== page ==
One of the best compliments I’ve ever received is somebody saw a spot and knew I had written it. Without even knowing if I had actually worked on it. That’s to say it sounded like me. It had a point of view. No one else has Warren Ellis’s perspective. No other comic sounds like a Kelly Sue DeConnick comic. Or a Jason Aaron or Brian Bendis comic. So that’s our goal as new comic creators. To come at our idea—however familiar or novel—from an unexpected POV. That is entirely and uniquely our own.

10. Done Beats Great.

You hear it in every creative department. Or every bar after a con. “I have this great idea.” Yawn. The truth is, great ideas are a dime a dozen. There are a ton of great comic scripts sitting on hard drives somewhere. Piles of brilliant screenplays sitting on studio shelves that no one will ever see. Instead of talking about your idea, get to actually making it. We have a unique advantage over television or film. It’s a whole lot cheaper to make comic books. And have something in your hand to sell or share online.

 11. Point Your Rocket.

There’s never going to be a perfect time to produce your comic. Hell, there’s probably never even a good time. The stars are never going to align. Do what the original astronauts did. Point your rocket to the moon and course-correct as you go. In advertising, we face brutal deadlines. It forces us to always keep flying, even if we don’t know where we’re going. Or how we’re going to get there. Just launch.

12. Beware The Favor.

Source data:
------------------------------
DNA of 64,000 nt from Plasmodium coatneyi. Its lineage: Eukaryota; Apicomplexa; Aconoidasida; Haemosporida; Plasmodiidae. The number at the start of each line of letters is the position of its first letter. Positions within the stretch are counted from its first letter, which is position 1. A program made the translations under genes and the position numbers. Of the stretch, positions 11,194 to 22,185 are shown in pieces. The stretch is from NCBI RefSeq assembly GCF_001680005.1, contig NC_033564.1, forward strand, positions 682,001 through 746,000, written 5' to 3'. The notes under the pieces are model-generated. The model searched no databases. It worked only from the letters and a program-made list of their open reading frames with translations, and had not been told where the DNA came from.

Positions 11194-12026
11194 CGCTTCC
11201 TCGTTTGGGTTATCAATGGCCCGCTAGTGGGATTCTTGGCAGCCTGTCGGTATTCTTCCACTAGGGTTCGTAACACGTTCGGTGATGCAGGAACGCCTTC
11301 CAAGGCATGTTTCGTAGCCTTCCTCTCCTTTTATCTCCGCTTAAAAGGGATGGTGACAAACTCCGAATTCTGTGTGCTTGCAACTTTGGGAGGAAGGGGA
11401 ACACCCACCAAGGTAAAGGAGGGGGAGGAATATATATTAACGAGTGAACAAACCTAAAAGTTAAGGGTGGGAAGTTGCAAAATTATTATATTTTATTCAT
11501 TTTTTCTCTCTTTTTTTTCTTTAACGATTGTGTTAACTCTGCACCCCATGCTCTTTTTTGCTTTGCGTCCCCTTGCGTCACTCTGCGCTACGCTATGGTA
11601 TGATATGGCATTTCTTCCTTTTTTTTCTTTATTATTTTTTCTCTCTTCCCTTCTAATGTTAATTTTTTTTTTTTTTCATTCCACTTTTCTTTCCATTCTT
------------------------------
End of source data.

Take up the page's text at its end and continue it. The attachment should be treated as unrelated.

This is common in advertising. Particularly for designers. Everyone wants the favor. “Hey, just do me this favor. It won’t take you long.” Hey, if you want professional quality in your art, color, lettering or design? Treat your collaborators like the professionals they are. Pay them. Even in indie comics. Even a little bit shows folks that you respect them for their craft. I paid my awesome artist, Armando Zanker. Certainly not what he deserved. But enough that he knew I appreciated him for the professional that he is.

13. Get A Thick Skin.

For every script in advertising I’ve produced, there are ten more that have gotten killed. Easily. You learn to grow a thick skin. I remember when Erik Larsen at Image told us he didn’t think Super Human Resources was very funny. That sucked. It would’ve sucked a lot more if I wasn’t so used to getting ideas killed all the time. Which (fortunately…?) I am.

14. You Are Not Your Work.

Yup, being in a creative industry can be hard on the ole self-esteem. Particularly when you get a bad review or your work doesn’t find an audience you think it deserves. We are quick to attach our self worth—who we are—to the work we do. Don’t. This is what fuels the tortured, alcoholic artist nonsense. Remember, you are not your work. You’ll be a more fearless creator for it.

15. Don’t Be A Douchebag.

This should be obvious. Like advertising, comics is a small business. Filled with a lot of talented people. And yes, talent breeds ego. So don’t be a douchebag. There’re too many other talented creators waiting to take your place. Be kind and helpful to everyone you can. You never know when you’ll need their help.

Um, I need your help.

A small, indie title simply will not succeed unless readers let their stores know about it. Please tell your comic book store to ordre Super Human Resources from Action Lab Entertainment. (Publisher of other great indie books like Princeless, Molly Danger, Stray, Awake, Tomboy and Hero Cats among others.)

Our first, sold-out volume is in the March Previews. Order Code: MAR16 0995. The first issue of Volume II is in the June Previews now. Cover A: APR16 1132 and Cover B: APR16 1133. Variant by the talented and yes, kind, Gabriel Hardman.

Thanks to Heidi and The Beat for having me!

Follow SHR on Twitter at @KenSuperHR.

[And here’s a preview of the book]










  1. Ken is smart and he knows his stuff. I was fortunate enough to see some of his work ahead of time and the passion he put into his work. His points are solid and his advice is gold.

  2. That Dora commercial is one of my favorite commercials of the last ten years. But, then, I have a seven year old daughter who went through that phase. Maybe I’m an easy mark. Either way: Good job, and thanks!